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Women’s impact on NFL keeps growing

Super Bowl 50 averaged 52.6 million female viewers, making it the most-watched show among women of all time behind Super Bowl XLIX. Since 2010, Super Bowls represent the seven most-watched shows ever among women.

Additionally, more women watched Super Bowl 50 than the combined male and female audience for both the 2016 Academy Awards (34.4 million) and the 2016 Grammy Awards (24.9 million).

According to ESPN Sportspoll, women sports fans choose the NFL over any other sport. More than twice as many women identify the NFL as their favorite sport (22.7 percent) ahead of second place MLB (11.2 percent). The gap between the NFL and MLB has never been bigger in the history of this measurement.

Women are not just watching and following the NFL.
They’re making a difference both on and off the field in various roles.

Kathryn Smith of the Buffalo Bills was named the team’s special teams quality control coach in January, making history as the first female full-time assistant coach in NFL history. “The reaction has been pretty extraordinary and I realize that it’s groundbreaking,” says Smith. “I might be the first but I think very quickly there are going to be many other women in the league. So I may be the first but I don’t think I’ll be the only one for very long. There are so many other females in very important roles in football organisations. So many other departments have women. So I might be the first female coach but I’m not the only woman in the building dealing with the coaches or players on a daily basis.”

At the league office, Jocelyn Moore – former Deputy Staff Director of the Senate Finance Committee and, most recently, Managing Director in The Glover Park Group’s Government Affairs Division – was recently named the NFL’s Senior Vice President of Public Policy and Government Affairs. Moore will lead the league’s public policy and legislative agenda and coordinate closely with NFL clubs on local and salient legislative and regulatory issues. “The NFL’s platform has the ability to drive progress on a number of critical and complex issues,” says Moore. “I look forward to working with Members of Congress to help shape policy in a number of important areas facing not only sports, but our country more broadly.”

Among the other accomplished women with key roles around the league are those using sports as a vehicle for change and making a positive impact in the community. Examples of some women changing the sports philanthropy game include Rosie Bone, Jennifer Davenport, Gretchen Geitter, Cindy Kellogg, Joanne Pasternack and Allison Standby.

Rosie Bone is in her 15th season with the Oakland Raiders and her second as Senior Vice President – Community Relations and Public Affairs. She oversees alumni relations, community relations, event operations, public affairs and the Raiders Foundation.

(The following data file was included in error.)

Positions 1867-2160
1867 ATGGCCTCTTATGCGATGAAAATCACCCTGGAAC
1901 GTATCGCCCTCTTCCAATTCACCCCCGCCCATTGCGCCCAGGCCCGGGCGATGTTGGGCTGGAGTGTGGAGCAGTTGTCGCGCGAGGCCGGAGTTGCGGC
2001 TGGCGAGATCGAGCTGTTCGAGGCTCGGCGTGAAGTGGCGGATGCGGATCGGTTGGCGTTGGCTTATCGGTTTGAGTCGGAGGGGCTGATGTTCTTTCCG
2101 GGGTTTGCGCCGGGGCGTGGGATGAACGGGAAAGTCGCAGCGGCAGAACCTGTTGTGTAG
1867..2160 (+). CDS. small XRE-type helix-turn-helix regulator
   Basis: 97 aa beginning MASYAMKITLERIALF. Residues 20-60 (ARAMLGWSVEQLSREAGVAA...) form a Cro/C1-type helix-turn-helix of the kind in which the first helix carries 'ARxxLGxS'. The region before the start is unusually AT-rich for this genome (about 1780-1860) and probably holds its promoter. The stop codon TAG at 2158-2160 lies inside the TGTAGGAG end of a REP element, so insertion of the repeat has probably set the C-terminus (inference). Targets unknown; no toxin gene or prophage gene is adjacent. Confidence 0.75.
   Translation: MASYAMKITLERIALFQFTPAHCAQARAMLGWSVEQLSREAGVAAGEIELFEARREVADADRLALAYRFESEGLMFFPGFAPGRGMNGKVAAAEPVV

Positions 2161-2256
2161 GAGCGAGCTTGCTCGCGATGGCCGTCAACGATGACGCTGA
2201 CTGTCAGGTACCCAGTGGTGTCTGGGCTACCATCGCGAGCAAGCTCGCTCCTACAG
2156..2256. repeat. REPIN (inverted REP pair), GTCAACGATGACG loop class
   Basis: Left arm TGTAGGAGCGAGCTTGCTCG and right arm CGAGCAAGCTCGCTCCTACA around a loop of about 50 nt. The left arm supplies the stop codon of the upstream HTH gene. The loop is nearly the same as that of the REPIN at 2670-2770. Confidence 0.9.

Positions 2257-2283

As the Vice President of Marketing and Community Development at the Houston Texans, Jennifer Davenport oversees community development, game day entertainment, youth football initiatives and targeted fan development. Additionally, she runs the Houston Texans Foundation and spearheads merchandise sales and regional brand growth, including broadcast partnerships.

With more than 20 seasons with the Buffalo Bills, Gretchen Geitter is Vice President of Community Relations and President of the Buffalo Bills Foundation. She oversees all aspects of community outreach, including community programs and events, charitable giving, donations and team involvement in the community.

Molly Higgins is the Vice President of Community Affairs and Engagement for the Los Angeles Rams. In her role, Higgins oversees the team’s community outreach efforts to bring together the players, cheerleaders, coaches and staff to help positively impact the lives of children and families in the Los Angeles region and create lasting memories.

Responsible for all aspects of charitable giving, community relations programming, player community participation and strategic stewardship planning, Cindy Kellogg serves as the Denver Broncos VP of Community Development.

As the Vice President and Executive Director of Community Relations and the 49ers Foundation for the San Francisco 49ers, Joanne Pasternack oversees all community relations functions for the team, creating and managing high-visibility programs based on the organization’s objectives and areas of focus, leveraging the power of community involvement to share the importance of respect and its central role in helping young people become outstanding community citizens.

Allison Stangeby is the Vice President of Community and Corporate Relations at the New York Giants, as well as the Director for The Giants Foundation. Stangeby serves as the liaison between the team and the surrounding community. She is responsible for utilizing the resources of the team, including the time and talents of the team’s current and alumni players, to benefit organisation’s and individuals in the tri-state area.

The impact of women permeates the NFL at all levels, with some key women at the helm of NFL teams and in important positions at the league.

Article written by:

Liz has covered the NFL for five seasons, and currently serves as Managing Editor for Ninety-Nine Yards and for her own website, NFLGirlUK.com. Since launching the website in 2014, she has made regular appearances on the TalkSport2 ‘All American Sports Show’ with Nat Coombs and in 2016 was ranked No.37 (of 400+) in the “Super Bowl: Top 50 UK Influencers” by marketing software producers Analytica for “igniting conversations” between fans.

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